Phil Mickelson Part of New Padres Ownership Group
Yesterday, the San Diego Padres were sold for $800 million to a group of investors, including Ron Fowler who owns a large beer distributorship in Del Mar, the family of former Dodgers owner Peter O’Malley, and most notably professional golfer Phil Mickelson.

Former owner John Moores purchased the Padres for $94 million and sold it for roughly 8.5 times for what he paid for it in 1994. Apparently, the steep price tag is partly attributable to the recent television contract the Padres struck with Fox for $1.2 billion.

San Diego Padres LogoStill, such a large deal is somewhat of a surprise for a team that has never won a World Series title and has endured 28 losing seasons in 43 years of existence. In fact the price tag seems somewhat ridiculous when you consider that the deal is the 3rd highest sale of a MLB franchise ever, with only the recent $2.1 billion sale of the Dodgers earlier this year to Magic Johnson’s group and the $845 million sale of the Cubs three years ago being of greater value.

For those curious about what sort of role Mickelson might play as a minority owner, he is already on record saying that he will remain in the background.

Still the Phil, who also owns a stake in Five Guys Burgers, should be a great spokesperson for the organization’s new management because no matter how poorly Mickelson plays he still seems to have a charismatic pull with consumers.  The burn questioning for me however, is whether or not Phil will be able to add Five Guys Burgers as a concession stand at Petco Park? That in itself would be a greater accomplishment than anything Lefty has achieved on the golf course lately…at least according to the Sports Glutton himself (aka Jed Gray).

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2 Responses to “The Baseball Buzz: Quick Hits Around MLB”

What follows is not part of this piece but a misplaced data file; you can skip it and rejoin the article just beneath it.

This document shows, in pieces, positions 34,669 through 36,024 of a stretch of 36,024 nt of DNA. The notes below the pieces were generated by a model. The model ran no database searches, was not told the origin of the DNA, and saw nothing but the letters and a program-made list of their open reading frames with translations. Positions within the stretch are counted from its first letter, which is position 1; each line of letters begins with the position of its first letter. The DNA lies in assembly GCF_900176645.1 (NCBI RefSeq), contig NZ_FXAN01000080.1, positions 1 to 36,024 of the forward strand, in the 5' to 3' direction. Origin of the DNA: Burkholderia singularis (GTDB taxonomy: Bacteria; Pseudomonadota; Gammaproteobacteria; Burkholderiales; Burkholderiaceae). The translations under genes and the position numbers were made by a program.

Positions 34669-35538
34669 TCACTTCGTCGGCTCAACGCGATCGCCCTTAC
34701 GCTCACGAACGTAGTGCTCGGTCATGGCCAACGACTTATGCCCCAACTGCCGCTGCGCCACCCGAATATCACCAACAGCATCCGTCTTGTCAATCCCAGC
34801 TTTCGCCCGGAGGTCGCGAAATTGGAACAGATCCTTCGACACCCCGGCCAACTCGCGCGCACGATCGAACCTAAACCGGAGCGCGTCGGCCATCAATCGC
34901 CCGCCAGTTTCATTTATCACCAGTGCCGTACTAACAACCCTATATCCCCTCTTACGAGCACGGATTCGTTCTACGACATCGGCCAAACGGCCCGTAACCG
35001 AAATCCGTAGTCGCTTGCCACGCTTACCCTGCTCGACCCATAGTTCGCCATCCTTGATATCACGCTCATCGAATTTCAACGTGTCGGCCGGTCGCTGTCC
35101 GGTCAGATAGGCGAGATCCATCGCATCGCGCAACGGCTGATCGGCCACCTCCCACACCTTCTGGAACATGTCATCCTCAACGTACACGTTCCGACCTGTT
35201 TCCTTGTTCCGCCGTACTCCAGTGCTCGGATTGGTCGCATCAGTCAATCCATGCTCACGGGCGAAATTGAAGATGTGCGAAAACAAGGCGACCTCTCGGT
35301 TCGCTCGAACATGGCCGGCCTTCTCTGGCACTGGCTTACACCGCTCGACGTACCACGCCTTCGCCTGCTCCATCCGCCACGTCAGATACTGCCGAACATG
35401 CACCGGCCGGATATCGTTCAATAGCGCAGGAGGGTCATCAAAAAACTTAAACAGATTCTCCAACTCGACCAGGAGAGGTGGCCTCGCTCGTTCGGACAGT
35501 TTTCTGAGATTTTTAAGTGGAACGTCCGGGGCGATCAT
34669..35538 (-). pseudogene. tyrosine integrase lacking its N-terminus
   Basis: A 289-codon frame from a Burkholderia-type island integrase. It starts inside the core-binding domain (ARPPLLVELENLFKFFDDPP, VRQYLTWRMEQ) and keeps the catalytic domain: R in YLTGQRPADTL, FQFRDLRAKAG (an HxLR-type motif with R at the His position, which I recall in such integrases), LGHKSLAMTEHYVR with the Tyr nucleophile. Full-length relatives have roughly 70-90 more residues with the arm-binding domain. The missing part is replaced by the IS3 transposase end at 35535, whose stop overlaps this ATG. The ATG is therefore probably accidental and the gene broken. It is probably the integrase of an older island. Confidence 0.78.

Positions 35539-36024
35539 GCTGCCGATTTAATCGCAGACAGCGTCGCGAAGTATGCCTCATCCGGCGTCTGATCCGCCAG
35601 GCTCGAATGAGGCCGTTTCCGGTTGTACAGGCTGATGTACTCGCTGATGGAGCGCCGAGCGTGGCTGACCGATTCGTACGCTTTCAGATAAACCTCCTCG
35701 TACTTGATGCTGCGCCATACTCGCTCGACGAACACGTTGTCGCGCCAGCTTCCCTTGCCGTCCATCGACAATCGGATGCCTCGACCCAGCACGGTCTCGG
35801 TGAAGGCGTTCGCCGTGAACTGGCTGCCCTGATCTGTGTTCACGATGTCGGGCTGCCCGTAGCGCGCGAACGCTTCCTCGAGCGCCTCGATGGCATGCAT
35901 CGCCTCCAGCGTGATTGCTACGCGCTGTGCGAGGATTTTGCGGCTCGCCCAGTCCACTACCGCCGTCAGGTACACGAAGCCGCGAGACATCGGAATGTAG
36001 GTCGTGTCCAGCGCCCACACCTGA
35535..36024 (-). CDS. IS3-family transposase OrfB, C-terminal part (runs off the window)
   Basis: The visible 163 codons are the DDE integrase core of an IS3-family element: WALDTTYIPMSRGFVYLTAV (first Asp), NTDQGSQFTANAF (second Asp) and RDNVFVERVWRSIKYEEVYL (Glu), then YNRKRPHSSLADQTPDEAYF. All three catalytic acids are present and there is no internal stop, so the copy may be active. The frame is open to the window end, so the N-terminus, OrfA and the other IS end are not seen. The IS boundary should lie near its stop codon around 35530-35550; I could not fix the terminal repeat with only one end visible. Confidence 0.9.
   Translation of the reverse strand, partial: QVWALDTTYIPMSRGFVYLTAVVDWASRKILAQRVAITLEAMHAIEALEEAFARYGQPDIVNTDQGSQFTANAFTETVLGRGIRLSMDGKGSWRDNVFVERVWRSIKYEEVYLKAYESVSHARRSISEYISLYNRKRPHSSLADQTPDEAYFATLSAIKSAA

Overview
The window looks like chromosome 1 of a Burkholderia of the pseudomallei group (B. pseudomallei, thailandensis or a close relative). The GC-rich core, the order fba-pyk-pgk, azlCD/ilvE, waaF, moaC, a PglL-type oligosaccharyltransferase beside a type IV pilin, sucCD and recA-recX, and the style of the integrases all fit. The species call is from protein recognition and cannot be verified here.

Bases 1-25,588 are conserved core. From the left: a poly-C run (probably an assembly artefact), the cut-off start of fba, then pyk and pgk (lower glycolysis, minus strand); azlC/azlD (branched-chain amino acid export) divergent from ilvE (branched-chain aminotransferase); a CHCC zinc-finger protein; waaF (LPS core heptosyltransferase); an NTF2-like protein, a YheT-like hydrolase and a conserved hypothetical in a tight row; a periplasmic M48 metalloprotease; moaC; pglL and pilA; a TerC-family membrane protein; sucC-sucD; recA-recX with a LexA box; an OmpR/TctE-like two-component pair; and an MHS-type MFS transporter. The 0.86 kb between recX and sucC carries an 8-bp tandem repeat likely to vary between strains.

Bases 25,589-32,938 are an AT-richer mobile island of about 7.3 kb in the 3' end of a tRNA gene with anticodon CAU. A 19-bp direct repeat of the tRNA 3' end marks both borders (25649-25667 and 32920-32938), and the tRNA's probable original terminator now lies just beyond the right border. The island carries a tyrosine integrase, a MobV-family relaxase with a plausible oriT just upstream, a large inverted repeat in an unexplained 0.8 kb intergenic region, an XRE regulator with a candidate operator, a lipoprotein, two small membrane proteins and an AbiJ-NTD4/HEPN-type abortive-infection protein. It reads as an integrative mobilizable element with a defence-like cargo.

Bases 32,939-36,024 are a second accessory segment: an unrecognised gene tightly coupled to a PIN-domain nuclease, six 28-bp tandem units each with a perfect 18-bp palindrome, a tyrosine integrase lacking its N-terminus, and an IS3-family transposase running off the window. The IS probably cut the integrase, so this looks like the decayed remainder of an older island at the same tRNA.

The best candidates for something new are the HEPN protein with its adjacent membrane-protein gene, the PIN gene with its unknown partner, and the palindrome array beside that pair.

1. Tim Solis says:

    Fool me once, shame on you. Fool me twice, shame on me. Fool me three times, shame on….

    In all this terrible mess, the San Francisco Giants public image continues to look awful. Giants GM Brian Sabean can come out publicly and say how disappointed he is in Cabrera (and rightfully so), however at some point he (as well as the franchise) need to take responsibilty for their actions as well. This makes the third time that a player has received a suspension while on the Giants payroll (Guillen, Mota, and now Cabrera). Compound that with all the negative sentiment during the post Bonds era, and you would think the organization would take steps to make sure that this sort of thing never happened again.

    • William Hodges says:

      Fair point Tim. I agree the Giants did blow an opportunity to issue a more strongly-worded statement adamantly opposing PED use and condemning Cabrera, but at the end of the day, I just don’t know how a team goes about policing this more than they already do. These players are grown men and they are well aware of the risks and consequences. As I said in the article, until MLB stiffens up the penalties, the risk-reward will always encourage cheating.